The U.S. government indeed dropped their demand for Apple to hack into the San Bernardino suspect's iPhone 5c, but that doesn't mean the company's fight is over. Instead, it's only just beginning, as the Department of Justice (DoJ) is continuing to pressure Apple into “helping” in another case.
The government is once again demanding Apple's help.
According to Bloomberg, the DoJ is indeed continuing to fight for Apple's help “in getting data off a phone in Brooklyn, New York, that belonged to a drug dealer.” The handset in question seems to be an iPhone 5s, and as such, the government won't be able to hack into it using the same tool it utilized for the San Bernardino iPhone 5c. This tool, as we explained earlier today, could only break into “a narrow slice of phones,” and isn't compatible with the iPhone 5s, 6, or 6s. As such, the government is once again demanding Apple's help.
This issue certainly isn't new
However, although the Brooklyn handset is indeed an iPhone 5s, it is reportedly running a much earlier version of Apple's mobile OS – iOS 7, as opposed to an iteration of the current iOS 9. This could make the handset easier for government officials to crack; Apple, so far, is questioning whether the government “has exhausrted all the methods available to obtain data on the phone.”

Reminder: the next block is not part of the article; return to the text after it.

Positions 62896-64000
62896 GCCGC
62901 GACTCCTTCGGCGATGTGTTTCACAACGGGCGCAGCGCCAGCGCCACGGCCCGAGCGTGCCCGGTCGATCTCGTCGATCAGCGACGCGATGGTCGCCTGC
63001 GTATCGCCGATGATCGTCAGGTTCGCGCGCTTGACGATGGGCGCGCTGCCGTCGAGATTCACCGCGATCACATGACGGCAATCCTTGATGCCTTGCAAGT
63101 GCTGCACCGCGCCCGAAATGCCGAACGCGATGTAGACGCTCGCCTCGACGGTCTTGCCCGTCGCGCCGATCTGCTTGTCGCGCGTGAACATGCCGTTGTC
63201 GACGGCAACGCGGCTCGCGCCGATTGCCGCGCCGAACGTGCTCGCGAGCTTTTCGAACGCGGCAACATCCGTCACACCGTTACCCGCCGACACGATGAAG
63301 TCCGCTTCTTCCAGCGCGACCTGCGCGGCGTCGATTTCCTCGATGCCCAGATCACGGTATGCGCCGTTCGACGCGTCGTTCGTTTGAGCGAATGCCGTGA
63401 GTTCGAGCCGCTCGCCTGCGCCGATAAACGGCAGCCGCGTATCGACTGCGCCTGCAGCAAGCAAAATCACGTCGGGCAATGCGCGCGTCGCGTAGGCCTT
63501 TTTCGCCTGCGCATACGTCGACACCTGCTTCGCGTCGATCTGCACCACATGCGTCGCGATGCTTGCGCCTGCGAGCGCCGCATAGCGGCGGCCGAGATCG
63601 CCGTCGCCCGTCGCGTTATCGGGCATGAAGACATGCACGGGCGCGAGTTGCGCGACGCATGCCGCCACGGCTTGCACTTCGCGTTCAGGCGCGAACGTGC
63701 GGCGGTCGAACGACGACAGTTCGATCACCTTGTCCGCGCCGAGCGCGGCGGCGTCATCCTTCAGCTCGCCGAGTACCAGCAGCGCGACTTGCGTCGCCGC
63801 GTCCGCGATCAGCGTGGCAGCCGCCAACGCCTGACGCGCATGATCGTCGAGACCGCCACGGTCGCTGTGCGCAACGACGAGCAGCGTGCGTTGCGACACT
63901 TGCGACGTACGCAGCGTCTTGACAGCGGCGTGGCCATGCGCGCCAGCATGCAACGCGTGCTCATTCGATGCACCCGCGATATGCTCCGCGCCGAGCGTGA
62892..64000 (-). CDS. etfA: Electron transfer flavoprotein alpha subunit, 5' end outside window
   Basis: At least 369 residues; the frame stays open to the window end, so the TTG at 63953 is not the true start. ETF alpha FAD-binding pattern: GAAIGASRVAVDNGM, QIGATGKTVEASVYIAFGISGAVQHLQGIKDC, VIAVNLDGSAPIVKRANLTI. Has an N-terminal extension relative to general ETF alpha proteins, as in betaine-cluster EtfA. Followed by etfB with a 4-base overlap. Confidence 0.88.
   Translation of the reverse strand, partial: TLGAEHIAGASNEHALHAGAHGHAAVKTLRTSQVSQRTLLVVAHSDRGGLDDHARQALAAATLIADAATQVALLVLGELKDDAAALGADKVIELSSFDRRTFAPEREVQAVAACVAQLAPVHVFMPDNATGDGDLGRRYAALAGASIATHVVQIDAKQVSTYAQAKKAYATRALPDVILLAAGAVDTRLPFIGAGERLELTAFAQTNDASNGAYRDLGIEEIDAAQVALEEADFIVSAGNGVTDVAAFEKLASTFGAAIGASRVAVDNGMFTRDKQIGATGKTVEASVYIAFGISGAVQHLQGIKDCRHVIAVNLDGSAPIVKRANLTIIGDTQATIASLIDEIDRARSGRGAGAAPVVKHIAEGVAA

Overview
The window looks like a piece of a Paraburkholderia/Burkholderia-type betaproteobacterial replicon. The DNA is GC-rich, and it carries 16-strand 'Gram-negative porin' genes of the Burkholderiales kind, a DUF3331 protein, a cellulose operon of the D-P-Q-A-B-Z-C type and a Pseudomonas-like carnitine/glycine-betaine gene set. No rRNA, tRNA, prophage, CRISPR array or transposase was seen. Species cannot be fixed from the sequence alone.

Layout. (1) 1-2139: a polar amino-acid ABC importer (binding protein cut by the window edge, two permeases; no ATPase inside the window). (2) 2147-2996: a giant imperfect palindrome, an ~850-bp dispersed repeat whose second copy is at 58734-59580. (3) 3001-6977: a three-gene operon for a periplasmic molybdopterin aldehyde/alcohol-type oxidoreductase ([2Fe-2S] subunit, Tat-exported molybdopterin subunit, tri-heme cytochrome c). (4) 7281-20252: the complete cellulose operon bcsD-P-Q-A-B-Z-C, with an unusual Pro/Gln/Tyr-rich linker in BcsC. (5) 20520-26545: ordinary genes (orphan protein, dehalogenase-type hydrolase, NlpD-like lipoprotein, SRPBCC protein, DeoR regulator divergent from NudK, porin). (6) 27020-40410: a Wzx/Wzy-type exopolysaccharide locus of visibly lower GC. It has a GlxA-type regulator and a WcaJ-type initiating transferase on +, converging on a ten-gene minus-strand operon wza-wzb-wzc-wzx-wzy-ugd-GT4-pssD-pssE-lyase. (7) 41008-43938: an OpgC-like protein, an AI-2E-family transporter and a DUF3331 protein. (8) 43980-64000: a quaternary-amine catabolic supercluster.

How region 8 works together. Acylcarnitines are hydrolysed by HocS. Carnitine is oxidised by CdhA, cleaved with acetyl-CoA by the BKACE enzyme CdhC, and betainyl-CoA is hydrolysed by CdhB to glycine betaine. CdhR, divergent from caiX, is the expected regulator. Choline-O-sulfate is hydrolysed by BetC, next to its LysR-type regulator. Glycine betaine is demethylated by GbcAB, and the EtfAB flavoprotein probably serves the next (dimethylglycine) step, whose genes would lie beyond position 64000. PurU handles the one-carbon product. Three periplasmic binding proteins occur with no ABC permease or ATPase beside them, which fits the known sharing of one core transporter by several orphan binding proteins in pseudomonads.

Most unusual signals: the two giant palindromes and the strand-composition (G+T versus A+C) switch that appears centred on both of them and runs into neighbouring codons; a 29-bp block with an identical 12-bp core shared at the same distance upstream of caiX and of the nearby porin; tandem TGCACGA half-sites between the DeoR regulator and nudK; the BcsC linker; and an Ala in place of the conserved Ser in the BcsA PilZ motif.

Alongside all of this is another case in which Apple is being asked to unlock an iPhone 6, which belonged to a gangster based in Massachusetts. The order came in February, with documents only recently being unsealed. This handset, however, is running iOS 9.1: a version of the mobile OS which, according to a person familiar with the case, “even Apple can't crack.”
Apple's refusal to unlock the iPhones of suspects in these most recent cases has propelled the issue into the media spotlight. It's also encouraged the drafting of a new bill which, if passed, would allow judges to force companies like Apple into unlocking the iOS devices of suspects (though, at the minute, the bill isn't explicit as to what penelties might be delivered if companies refuse the order).